I’m here to comfort the afflicted and afflict the comfortable.
I’ve heard that said from the pulpit more than once, when the next thing to be taught from the pastor might be a bit uncomfortable.
It’s an excellent concept, you know. Those who are hurting need consoling and support. Others are so comfy that they seem to miss the essentials and freshness in life, so a nudge or kick in the pants may be in order.
In our country we are blessed with so much that the slogan “America the Beautiful” could be changed to “America the Comfortable.”
Most of us live a charmed life when compared with much of the rest of the world. Generally what counts as poverty in the USA looks wealthy when contrasted with millions living in squalor in other nations.
We reside in an exceptional place and, for the most part, live very good lives. In a recent Heritage Foundation report, scholar Robert Rector notes this, based on U.S. Census data:
“The typical poor household, as defined by the government, has a car and air conditioning, two color televisions, cable or satellite TV, a DVD player, and a VCR. If there are children, especially boys, the family has a game system, such as an Xbox or PlayStation. In the kitchen, the household has a refrigerator, an oven and stove, and a microwave.
“The home of the typical poor family is in good repair and is not overcrowded. In fact, the typical average poor American has more living space in his home than the average (non-poor) European has.”
Yes, there are plenty of situations in our country that aren’t nearly this positive, and those are addressed with plenty of our tax dollars. But I’m not being political here. I point this out to help us realize how beautifully blessed we are, overall. And, if we as comfortable citizens are too used to what we enjoy, it seems we may risk taking everything for granted… and missing opportunities.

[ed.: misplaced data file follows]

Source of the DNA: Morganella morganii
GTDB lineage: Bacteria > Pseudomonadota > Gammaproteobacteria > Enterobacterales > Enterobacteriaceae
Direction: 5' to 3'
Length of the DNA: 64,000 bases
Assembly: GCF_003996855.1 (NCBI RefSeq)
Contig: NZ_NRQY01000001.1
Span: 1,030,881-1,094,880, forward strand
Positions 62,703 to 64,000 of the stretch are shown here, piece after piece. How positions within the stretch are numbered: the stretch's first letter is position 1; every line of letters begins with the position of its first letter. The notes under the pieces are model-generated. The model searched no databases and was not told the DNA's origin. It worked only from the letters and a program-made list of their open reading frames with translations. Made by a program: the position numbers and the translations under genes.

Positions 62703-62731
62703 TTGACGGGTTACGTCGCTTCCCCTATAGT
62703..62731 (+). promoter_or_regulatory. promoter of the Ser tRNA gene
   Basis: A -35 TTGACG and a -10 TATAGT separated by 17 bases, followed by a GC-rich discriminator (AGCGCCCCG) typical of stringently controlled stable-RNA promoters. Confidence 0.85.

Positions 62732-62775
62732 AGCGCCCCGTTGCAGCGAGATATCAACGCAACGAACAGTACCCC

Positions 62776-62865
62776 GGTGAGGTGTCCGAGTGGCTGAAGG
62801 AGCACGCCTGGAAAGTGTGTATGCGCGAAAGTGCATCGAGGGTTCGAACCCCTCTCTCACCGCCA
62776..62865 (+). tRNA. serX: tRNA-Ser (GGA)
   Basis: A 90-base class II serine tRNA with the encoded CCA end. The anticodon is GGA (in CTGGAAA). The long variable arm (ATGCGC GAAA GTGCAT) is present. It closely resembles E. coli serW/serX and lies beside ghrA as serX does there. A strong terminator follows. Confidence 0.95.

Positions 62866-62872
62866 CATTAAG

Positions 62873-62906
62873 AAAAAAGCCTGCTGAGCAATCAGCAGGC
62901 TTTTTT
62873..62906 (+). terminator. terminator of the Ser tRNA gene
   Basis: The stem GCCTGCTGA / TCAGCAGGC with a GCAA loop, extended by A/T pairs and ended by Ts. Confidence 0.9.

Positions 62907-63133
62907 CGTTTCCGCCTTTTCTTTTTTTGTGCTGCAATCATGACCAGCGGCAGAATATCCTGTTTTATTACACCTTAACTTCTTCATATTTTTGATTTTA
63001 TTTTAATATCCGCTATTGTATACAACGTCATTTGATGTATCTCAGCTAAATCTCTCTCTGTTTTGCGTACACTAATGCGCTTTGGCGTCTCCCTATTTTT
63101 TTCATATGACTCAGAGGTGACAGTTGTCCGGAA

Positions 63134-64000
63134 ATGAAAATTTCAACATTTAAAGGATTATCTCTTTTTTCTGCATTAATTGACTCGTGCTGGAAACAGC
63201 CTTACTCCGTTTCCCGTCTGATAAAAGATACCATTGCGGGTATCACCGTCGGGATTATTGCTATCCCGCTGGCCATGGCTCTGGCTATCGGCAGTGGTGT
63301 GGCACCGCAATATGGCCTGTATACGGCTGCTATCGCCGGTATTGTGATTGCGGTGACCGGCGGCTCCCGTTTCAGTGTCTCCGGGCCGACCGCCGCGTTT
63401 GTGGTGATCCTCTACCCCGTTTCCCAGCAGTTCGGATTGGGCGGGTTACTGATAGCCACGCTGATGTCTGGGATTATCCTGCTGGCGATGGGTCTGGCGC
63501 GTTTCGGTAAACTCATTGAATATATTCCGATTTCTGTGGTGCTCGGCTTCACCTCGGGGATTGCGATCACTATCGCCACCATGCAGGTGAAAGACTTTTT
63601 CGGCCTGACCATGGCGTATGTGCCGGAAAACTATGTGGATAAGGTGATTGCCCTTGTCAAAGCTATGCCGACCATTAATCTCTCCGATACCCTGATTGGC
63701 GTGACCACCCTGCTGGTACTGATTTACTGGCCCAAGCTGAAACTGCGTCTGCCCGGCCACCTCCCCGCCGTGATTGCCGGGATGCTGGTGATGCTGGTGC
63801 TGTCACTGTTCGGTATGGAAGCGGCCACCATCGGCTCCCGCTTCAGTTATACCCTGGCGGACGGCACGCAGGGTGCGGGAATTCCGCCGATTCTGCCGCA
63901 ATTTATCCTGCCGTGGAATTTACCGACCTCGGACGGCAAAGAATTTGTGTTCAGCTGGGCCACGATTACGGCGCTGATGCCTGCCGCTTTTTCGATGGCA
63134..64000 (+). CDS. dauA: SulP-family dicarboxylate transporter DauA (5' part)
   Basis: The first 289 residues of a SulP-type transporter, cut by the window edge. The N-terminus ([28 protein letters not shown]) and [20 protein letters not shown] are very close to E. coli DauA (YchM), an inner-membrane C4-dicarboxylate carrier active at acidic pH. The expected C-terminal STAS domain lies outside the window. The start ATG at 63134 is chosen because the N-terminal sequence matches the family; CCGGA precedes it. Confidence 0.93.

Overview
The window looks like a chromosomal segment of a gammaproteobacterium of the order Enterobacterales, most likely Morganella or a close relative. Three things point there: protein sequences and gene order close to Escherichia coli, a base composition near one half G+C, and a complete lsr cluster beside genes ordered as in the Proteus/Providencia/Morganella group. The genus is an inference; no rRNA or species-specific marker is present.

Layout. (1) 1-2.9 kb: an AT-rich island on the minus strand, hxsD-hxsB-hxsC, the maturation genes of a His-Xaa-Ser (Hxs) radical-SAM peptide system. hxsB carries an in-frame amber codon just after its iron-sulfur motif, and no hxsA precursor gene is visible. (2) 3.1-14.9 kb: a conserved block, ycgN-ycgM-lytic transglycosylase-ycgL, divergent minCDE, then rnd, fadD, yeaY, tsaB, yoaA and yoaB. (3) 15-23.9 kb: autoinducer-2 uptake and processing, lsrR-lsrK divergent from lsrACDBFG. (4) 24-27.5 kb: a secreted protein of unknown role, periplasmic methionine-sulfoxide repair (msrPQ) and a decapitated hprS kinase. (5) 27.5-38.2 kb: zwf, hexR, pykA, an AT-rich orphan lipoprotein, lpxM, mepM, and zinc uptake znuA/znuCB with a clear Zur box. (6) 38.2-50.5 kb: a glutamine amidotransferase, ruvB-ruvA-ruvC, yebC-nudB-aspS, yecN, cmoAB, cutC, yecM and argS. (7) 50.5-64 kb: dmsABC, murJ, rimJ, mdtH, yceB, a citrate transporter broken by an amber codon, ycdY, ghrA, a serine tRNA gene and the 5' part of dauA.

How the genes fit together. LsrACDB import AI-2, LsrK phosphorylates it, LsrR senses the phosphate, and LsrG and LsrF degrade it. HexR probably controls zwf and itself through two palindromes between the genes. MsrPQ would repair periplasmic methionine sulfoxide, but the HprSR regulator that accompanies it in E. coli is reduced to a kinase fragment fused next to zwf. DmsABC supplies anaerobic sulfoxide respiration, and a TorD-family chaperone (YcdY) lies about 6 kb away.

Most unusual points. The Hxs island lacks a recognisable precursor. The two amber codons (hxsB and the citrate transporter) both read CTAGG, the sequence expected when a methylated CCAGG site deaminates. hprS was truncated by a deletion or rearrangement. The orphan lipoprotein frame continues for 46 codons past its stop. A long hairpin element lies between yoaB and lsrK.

For years I wanted to do something outside my own comfort zone. Wasn’t sure what, exactly, until back in 1997 when I received an invitation to travel with the Bible League to Vietnam. Much to my own surprise, I felt confident about the project, even though it involved visiting persecuted Christians in what’s known as “the underground church” in that communist country. Oh, and we were “placing” Bibles along the way (a.k.a. “smuggling”). We also went inside a refugee camp on the border between Thailand and Myanmar (Burma), a place so sad that even the U.N. didn’t want to deal with it.
Outside of my comfort zone, indeed. Along the way I met some of the most inspiring people. To this day, their stories of courage resonate in my mind and heart. In the face of seemingly insurmountable odds—poverty, disease, prison, torture, violence—they rose above circumstances to do the right things in life.
When we step out of what’s comfortable, exploring new worlds, we expand friendships and learn new things. For me, it began with seeing poverty in a different way, gaining fresh perspective. No, you and I can’t solve all the world’s problems, but we can start, and do something, somewhere.
From that first out-of-the-comfort excursion to Southeast Asia, I’ve been to China several times on medical and humanitarian outreaches, to Tibet, Afghanistan, into the war zones in the Middle East, you name it.
Through it all, I learned that confidence builds as we find our gifts and daily “niches” of involvement. And most often, it’s the people we want to help who end up touching us in numerous ways.
Yes, I’ve been blessed to be able to travel, but I also know that the chances to boldly connect with others are right down the street, around the corner, at school, work or church. There’s no shortage of needs under our noses.
Start with small steps
Just imagine how much better the world would be if each of us did just a little more each day, committing to that which takes us out of easier spots.
Are you stuck in a big, fat on-the-couch comfort zone? Only you know for sure. I discovered that if a person feels increasingly restless, edgy, cynical, ungrateful, even bored… it could be time for something new.
That doesn’t mean buying more “stuff”… nor does this mean finding less positive ways to “escape.” While a shopping spree or makeover can be helpful in shifting attitudes, it’s only temporary.
Looking for new ways to reach out to others…especially when it’s uncomfortable at first… is something worthwhile, with lasting value, built for a lifetime.
— by Mark Larson
Larson is a veteran Southern California radio/television personality and media consultant. His voice is heard on KPRZ 1210AM, and his weekday talkshow airs 6-9 a.m. on KCBQ 1170AM. Learn more at www.marklarson.com.